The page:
Wow. I don’t even know how to begin describing how truly horrible this movie actually is. The only justification I have for seeing it is that I have to review it for this newspaper. And for those of you who paid your hard-earned money to see this crap, I’m very sorry for you, and this includes the friend that I dragged with me.
You know it’s not going to be the best movie when the opening credits are one of the highlights of the film; the braille that decorates the screen morphs into the actors names after a few moments. It was a pretty neat gimmick and I was enjoying myself. Then the movie began.
For those of you not in-the-know, let me explain how the character of Daredevil, a.k.a Matt Murdock (Ben Affleck) comes into being. The story of Murdock’s past as a child is told through flashbacks depicting how tough Hell’s Kitchen was; how he was picked on by bullies and an alcoholic washed up prize-fighter of a dad. After he’s blinded by an unknown chemical, young Murdock wakes up in the hospital to find that his sense of hearing has become acute to a superhuman extent. Murdock then hones his hearing to act as a type of radar, giving him a mental image of his surroundings. At this point, my friend wondered if there was going to be an epidemic of kids going out and blinding themselves so that they too could acquire super-human hearing.
As for the plot, this is sort of how the movie goes: jumbled story line that has no real emotion, no real explanation, and no real sense. The character Bullseye’s (Colin Farrell) plane ride from England to New York is a good example of how random this movie really is. The spiky faced leather aficionado is seated next to a nice old granny type that proceeds to talk at length to Bullseye. So what does the psychotic bad guy do? Banks a peanut off the seat in front of him into the grandmother’s open mouth, causing her to promptly choke and die. He then proceeds to proposition a hot flight attendant. There’s no real point to this scene: we already know Bullseye is a psychopath, the poor lady is dead for no reason, and the plot has not been advanced at all. For those of you who worry about the reviewer tipping off important plot occurences, don’t worry, this scene doesn’t matter at all.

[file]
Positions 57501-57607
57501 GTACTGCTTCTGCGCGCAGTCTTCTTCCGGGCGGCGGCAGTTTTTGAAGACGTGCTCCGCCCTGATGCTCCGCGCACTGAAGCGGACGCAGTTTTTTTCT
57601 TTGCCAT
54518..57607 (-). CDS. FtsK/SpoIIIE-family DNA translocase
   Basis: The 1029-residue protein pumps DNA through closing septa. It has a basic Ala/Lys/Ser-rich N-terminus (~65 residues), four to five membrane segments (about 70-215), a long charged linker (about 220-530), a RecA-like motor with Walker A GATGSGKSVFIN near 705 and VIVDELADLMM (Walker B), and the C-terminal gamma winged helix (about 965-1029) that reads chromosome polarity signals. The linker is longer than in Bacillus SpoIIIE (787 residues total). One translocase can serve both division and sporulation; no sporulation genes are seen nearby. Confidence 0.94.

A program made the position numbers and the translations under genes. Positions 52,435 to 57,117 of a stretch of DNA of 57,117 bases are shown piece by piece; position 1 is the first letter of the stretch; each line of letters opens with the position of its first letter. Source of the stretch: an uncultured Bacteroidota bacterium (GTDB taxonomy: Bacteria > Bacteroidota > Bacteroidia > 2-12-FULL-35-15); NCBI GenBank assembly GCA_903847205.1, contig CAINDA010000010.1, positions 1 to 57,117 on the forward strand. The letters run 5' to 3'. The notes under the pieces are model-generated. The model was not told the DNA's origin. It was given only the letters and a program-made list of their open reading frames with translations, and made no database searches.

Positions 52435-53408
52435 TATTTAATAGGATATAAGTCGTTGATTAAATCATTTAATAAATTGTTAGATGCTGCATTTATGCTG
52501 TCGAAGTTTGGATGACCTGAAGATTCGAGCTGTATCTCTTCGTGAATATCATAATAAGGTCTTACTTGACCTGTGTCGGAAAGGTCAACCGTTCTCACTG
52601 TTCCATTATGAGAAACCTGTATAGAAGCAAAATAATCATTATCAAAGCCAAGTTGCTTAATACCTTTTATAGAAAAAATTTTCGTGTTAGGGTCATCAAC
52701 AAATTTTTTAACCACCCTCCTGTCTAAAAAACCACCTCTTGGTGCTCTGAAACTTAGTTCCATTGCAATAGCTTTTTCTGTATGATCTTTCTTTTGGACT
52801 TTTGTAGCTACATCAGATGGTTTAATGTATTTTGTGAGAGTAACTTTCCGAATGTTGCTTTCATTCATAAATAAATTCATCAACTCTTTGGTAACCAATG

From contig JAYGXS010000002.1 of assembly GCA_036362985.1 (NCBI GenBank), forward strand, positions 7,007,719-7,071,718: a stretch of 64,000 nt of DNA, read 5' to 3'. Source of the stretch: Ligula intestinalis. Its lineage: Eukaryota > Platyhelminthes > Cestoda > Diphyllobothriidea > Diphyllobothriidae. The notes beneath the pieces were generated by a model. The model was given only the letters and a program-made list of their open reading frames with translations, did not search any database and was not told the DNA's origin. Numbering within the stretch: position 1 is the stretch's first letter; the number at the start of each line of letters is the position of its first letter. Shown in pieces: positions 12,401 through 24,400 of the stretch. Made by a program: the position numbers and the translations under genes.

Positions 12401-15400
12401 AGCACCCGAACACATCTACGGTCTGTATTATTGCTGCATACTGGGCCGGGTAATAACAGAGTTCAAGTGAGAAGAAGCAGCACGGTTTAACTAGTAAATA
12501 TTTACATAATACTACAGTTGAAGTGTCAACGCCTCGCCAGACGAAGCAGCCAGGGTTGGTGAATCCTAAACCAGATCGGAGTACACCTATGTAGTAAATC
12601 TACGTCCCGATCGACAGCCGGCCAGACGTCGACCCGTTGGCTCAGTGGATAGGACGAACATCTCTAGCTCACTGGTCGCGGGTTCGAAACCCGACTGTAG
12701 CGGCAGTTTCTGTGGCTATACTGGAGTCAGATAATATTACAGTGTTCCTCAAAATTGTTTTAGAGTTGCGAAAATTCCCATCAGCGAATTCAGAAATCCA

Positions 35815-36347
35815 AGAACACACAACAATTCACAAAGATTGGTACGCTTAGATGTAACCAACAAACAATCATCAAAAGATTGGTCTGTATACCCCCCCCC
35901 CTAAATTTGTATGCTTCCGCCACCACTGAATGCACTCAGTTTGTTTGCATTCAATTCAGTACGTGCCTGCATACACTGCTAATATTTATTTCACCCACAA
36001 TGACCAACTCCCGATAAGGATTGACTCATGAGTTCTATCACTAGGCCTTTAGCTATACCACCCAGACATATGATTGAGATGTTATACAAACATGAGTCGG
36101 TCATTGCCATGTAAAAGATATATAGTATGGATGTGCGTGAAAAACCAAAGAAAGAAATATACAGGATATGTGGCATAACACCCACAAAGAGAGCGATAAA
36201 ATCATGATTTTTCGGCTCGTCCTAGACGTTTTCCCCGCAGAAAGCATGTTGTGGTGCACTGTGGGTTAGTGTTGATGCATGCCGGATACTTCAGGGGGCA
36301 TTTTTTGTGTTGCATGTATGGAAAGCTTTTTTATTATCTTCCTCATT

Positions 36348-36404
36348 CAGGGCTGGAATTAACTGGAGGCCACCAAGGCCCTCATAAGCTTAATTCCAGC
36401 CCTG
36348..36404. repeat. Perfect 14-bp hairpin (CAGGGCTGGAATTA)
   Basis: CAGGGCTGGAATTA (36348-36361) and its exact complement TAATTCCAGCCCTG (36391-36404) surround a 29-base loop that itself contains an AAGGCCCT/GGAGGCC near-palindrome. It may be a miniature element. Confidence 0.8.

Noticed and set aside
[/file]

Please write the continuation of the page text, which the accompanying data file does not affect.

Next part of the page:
Usually bad movies at least live up to what they promise, if nothing more. Sadly, Daredevil does not even deliver as a good action movie. The fight sequences are so badly organized and choreographed that you’re either bored beyond belief or have no idea what the hell is going on. Plus, the special effects aren’t all that fantastic. Another remark from my friend was that the entire budget must’ve gone into paying for the big name stars, as opposed to money for effects, script, director, and so on, and I’m inclined to believe him. I definitely think Affleck was a poor choice, as he pretty much just mopes around from scene to scene, trying his best to be wooden and unrealistic.
Though, in all honesty, there were some redeeming qualities that kept Daredevil from receiving a negative towers. Colin Farrell is very good as Bullseye and was my favorite character, right up until the ridiculous line where he requested his own costume from Kingpin. Jennifer Garner, who plays Elektra Natchios, is in her element as the kickass female superhero. Her physically intensive role on TV’s Alias seems to have primed her for action scenes in heels. And, as Kingpin, Michael Clarke Duncan has an amazing presence that allows him to pull almost anything off. But the real highlight of the movie, for me anyway, was Kevin Smith in a cameo as a morgue attendant. Comic lovers will appreciate the fact that Smith actually wrote for the Daredevil comic series during the 1980’s.
I was actually kinda excited to see this movie. I really like comic books and I used to read them all the time as a kid (and I still consider myself a kid), so this new kick of Hollywood’s, making comics into movies, is the stuff that I love. Sadly, I was disappointed with Daredevil, and I have a feeling that almost everyone else that sees this movie will be let down as well.
As a last note, I do have to add that perhaps this movie will inspire guys to be more creative with their pick-up lines. Murdock follows Elektra out of a coffee shop and picks a fight to learn her name. This was honestly one of the best scenes in the movie, and undoubtedly the hottest.
Archived article by Sue Karp